Whilst the audit has been very useful in establishing correlations and summarising data to inform clinical staff and patients of the hospital, it has also highlighted a need for further research on this topic. Unfortunately, due to the broad range of characteristics of women included in the audit, when data was categorised and split into smaller groups based on the type of fertility treatment or age/AMH level parameters, some of the sub-groups had a very small data set and sample size. This resulted in some of the calculated averages being easily skewed by more extreme results and therefore results vary in accuracy/validity for this reason, which can affect the ability to establish real trends. By obtaining more results and ensuring groups have larger and more evenly distributed sample size, analysis and averages are likely to be more accurate. More research would also be beneficial to look at the ongoing pregnancy rates, which were not considered in this audit, due to the fact that not information of medical history or co-morbidities was gathered and multiple cycles and pregnancies are ongoing therefore results would be incomplete. The focus of this audit was on AMH levels and treatment outcomes, rather than on ongoing pregnancy rates. Due to the extensive data set that was collected, there is scope for further auditing to be conducted based on this information, with different visions and aims in mind.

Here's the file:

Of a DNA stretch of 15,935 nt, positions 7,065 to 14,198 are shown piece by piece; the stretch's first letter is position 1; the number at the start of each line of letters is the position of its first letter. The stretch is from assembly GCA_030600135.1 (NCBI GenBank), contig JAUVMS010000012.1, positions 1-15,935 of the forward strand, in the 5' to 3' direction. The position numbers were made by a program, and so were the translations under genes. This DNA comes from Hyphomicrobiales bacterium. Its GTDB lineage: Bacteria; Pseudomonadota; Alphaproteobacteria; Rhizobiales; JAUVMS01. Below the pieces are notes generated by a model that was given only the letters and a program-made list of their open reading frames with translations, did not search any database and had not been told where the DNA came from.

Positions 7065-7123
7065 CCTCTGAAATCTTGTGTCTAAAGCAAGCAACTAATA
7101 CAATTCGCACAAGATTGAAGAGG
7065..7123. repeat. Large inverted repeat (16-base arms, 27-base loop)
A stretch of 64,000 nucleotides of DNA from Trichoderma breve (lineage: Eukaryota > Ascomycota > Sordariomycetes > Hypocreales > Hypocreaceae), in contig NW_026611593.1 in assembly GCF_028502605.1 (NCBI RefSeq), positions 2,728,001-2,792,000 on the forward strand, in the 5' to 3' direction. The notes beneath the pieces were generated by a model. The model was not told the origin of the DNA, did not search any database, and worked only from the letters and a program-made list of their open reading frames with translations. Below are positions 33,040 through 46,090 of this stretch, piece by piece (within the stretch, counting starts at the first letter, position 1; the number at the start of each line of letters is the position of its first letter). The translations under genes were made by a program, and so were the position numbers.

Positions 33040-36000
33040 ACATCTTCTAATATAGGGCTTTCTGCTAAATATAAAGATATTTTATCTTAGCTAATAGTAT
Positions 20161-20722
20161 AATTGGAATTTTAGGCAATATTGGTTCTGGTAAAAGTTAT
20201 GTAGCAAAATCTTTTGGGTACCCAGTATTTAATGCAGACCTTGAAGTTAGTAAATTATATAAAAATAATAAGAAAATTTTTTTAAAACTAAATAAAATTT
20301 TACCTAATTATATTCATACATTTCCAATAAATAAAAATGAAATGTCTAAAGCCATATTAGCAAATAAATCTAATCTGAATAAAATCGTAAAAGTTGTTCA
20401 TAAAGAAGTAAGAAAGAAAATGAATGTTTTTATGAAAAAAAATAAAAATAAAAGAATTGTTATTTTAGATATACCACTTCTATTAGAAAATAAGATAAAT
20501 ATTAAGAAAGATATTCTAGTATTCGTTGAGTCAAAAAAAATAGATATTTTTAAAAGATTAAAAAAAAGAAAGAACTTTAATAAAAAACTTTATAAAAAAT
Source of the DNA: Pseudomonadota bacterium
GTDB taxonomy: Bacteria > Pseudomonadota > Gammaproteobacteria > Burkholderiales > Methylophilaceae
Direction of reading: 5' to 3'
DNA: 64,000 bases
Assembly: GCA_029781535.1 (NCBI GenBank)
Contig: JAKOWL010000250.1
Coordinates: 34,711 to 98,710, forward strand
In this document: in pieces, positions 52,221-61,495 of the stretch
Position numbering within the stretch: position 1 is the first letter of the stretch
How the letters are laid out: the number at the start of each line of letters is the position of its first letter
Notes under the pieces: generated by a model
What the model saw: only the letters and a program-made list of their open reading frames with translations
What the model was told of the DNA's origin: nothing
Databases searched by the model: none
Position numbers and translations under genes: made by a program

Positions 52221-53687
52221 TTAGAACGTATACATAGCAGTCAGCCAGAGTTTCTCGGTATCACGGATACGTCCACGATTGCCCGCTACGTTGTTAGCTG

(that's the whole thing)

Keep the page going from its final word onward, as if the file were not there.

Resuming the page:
References

The Association for Clinical Biochemistry and Laboratory Medicine, 2017. Anti-Mullerian Hormone. (online). Available from: https://labtestsonline.org.uk/tests/anti-mullerian-hormone

Human Fertilisation and Embryology Authority, 2018. Decisions to make about your embryos. (online). Available from: https://www.hfea.gov.uk/treatments/explore-all-treatments/decisions-to-make-about-your-embryos/


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Vol.16, JUNE 2020, Recurrent IVF failure: What to Do

Recurrent IVF Failure - What to Do Mr J. Adeghe PhD, FRCOG.,  Consultant – Fertility & Gynaecology St Jude Hospitals & Clinics, ...